The idea of reviving a past franchise and bringing in new characters while also acknowledging the legacy characters is something that is happening quite frequently these days. Now, it’s time to dethaw the “Ice Age” franchise five and a half years after the last installment.
While we do see the return of the familiar ragtag herd consisting of Manny and Ellie the mammoths, Sid the sloth, Diego the saber tooth tiger, and possum brothers Crash and Eddie, each of these characters is given a new voice. For a split second it’s fun to reunite with these characters, but the welcome reunion is diminished due to the absence of original actors Ray Romano, Denis Leary, John Leguizamo, Queen Latifah, Josh Peck, and Seann William Scott.
The latest adventure centers around Crash and Eddie (now voiced by Vincent Tong, and Aaron Harris) as they venture back into the Lost World. There, they run into the scrappy, adventurer, Buck (Voiced once again by Simon Pegg).
None of the “Ice Age” films have really gone down as classics, there’s no denying that the 2002 original holds a special place in a lot of people’s hearts. The follow up installments never hit the highs of the 2002 flick but up until the fourth movie, ‘Ice Age: Continental Drift’ there was a very enjoyable dynamic between the clan, and a fun adventure element that made the first three quite enjoyable.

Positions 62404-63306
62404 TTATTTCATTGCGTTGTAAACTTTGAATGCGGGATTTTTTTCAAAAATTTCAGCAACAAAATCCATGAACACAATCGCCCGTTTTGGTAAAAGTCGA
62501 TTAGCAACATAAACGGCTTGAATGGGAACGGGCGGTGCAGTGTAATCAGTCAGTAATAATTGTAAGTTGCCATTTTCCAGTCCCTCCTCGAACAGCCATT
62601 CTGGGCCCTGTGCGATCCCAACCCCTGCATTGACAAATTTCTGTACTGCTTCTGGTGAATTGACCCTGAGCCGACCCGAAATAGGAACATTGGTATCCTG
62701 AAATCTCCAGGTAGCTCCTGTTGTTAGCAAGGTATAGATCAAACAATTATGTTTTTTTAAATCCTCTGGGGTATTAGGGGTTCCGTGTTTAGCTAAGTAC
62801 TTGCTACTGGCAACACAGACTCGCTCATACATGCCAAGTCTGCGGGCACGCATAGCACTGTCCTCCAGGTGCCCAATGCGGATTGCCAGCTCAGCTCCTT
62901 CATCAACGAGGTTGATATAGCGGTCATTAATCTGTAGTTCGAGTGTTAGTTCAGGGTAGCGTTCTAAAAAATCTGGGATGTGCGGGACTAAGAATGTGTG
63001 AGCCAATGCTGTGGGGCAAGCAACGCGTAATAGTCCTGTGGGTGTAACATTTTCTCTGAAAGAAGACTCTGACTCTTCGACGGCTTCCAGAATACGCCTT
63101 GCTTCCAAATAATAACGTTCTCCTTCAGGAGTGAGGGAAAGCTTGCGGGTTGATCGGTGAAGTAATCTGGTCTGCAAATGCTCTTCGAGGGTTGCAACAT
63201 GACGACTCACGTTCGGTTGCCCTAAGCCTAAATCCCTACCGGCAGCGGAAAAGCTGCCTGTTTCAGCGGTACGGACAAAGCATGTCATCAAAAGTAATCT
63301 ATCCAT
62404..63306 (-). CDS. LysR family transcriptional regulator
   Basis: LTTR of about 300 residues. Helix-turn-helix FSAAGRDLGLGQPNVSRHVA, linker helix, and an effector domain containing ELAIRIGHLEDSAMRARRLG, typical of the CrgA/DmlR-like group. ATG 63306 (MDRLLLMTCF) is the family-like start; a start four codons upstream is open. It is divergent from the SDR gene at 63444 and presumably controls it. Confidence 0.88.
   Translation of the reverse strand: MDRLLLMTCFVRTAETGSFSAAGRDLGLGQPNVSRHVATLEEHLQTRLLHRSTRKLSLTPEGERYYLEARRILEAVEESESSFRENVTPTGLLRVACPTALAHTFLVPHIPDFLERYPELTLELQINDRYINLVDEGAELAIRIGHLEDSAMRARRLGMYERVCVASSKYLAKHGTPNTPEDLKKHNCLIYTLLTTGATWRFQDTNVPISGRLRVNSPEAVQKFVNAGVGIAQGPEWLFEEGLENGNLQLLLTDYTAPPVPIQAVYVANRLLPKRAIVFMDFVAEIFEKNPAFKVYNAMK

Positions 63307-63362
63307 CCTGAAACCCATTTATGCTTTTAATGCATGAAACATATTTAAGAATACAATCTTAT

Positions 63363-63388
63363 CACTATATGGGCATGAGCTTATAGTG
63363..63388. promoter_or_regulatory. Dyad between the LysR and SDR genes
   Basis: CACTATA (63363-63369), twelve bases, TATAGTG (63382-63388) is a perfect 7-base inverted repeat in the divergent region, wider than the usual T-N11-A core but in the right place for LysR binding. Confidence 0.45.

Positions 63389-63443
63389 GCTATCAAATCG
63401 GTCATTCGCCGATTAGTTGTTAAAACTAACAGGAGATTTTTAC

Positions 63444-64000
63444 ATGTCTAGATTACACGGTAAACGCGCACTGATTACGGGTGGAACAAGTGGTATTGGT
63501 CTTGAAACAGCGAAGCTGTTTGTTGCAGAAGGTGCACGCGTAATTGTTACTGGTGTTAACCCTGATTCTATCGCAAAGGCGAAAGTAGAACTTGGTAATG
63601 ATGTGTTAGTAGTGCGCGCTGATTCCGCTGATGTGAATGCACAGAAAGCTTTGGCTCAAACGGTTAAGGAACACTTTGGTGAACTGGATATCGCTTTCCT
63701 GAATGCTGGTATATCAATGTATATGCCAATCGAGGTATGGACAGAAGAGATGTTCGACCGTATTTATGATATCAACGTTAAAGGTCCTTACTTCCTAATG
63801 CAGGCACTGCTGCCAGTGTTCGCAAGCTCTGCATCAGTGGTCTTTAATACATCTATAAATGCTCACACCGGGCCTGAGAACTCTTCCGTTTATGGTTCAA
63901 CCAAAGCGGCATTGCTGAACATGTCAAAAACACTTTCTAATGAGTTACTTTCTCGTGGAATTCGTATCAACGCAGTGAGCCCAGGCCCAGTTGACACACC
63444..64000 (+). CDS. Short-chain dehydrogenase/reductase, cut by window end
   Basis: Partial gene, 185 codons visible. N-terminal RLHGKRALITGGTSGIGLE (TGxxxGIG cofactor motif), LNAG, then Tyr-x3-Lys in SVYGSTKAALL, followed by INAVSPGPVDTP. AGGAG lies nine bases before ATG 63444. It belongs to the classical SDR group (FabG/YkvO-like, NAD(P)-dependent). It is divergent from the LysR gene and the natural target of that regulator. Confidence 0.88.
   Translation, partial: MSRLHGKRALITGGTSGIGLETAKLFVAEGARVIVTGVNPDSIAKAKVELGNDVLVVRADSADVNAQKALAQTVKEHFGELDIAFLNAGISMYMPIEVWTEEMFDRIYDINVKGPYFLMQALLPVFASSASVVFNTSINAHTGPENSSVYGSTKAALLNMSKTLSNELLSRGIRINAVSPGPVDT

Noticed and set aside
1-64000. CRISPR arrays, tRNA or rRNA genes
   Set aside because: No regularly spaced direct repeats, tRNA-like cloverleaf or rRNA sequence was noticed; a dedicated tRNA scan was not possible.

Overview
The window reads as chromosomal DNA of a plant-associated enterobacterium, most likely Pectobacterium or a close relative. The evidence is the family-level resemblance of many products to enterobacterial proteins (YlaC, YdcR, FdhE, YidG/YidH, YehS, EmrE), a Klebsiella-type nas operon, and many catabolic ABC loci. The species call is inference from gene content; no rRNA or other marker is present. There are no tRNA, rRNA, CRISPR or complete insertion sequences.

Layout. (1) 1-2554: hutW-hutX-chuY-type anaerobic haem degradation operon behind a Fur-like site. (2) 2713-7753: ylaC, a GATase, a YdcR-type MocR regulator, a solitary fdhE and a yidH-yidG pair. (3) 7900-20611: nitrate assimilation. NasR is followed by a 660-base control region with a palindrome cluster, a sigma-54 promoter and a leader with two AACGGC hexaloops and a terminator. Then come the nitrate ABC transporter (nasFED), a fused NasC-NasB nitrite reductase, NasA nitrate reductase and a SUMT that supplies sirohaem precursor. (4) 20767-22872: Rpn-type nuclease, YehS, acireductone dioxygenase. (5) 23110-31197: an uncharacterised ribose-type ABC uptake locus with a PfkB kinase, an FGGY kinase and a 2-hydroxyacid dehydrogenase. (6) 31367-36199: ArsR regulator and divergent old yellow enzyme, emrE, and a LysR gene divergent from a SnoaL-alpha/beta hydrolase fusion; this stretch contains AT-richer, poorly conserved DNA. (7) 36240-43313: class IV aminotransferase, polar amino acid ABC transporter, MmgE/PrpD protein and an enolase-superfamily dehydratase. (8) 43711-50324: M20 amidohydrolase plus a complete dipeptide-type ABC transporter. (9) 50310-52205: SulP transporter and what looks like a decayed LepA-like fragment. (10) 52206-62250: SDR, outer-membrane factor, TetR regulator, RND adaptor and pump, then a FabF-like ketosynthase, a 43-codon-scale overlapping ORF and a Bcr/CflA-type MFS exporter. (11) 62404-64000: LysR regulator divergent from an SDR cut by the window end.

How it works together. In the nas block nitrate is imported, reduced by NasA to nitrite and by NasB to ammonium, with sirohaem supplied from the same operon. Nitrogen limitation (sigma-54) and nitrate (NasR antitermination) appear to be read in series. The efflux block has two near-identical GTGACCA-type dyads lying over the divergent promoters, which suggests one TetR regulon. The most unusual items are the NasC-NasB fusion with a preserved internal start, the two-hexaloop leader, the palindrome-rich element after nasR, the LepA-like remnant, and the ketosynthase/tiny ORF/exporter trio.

When rebooting a franchise one key element that needs to be present is the spark established by the previous movies. It’s imperative to not only draw in newcomers to the franchise but also give longtime fans a reason to return to this world.
Unfortunately, ‘The Ice Age Adventures of Buck Wild’ fails to recapture the spark from the original and struggles to justify its own existence.
As the story progresses it becomes clear that the animated flick is struggling with an identity crisis. Two storylines are set up throughout the runtime. One that expands upon the prehistoric world that first appeared in 2009’s ‘Ice Age: Dawn of the Dinosaurs’ and one that sets a handful of the legacy characters out in search of the rambunctious possum brothers.
There comes a point though where the search party subplot gets sidelined for a VERY long time. So long that you almost forget about what’s going on outside of the Lost World. What makes this situation worse is that neither plot will interest audiences over the age of 10.
With the right animation style, the Lost World had the potential to really pop off the screen with several colorful creatures roaming around. Unfortunately, the world and the creatures within it feel shallow. From the fur on several characters to the scenery around them it was nearly impossible to take an interest in this world when the animation felt so surface level.
‘The Ice Age Adventures of Buck Wild’ had the potential to be a fun re-introduction into this world that started back in 2002. Instead, it is never quite clear what this film wants to be and offers nothing for fans of the franchise or anyone over the age of 10.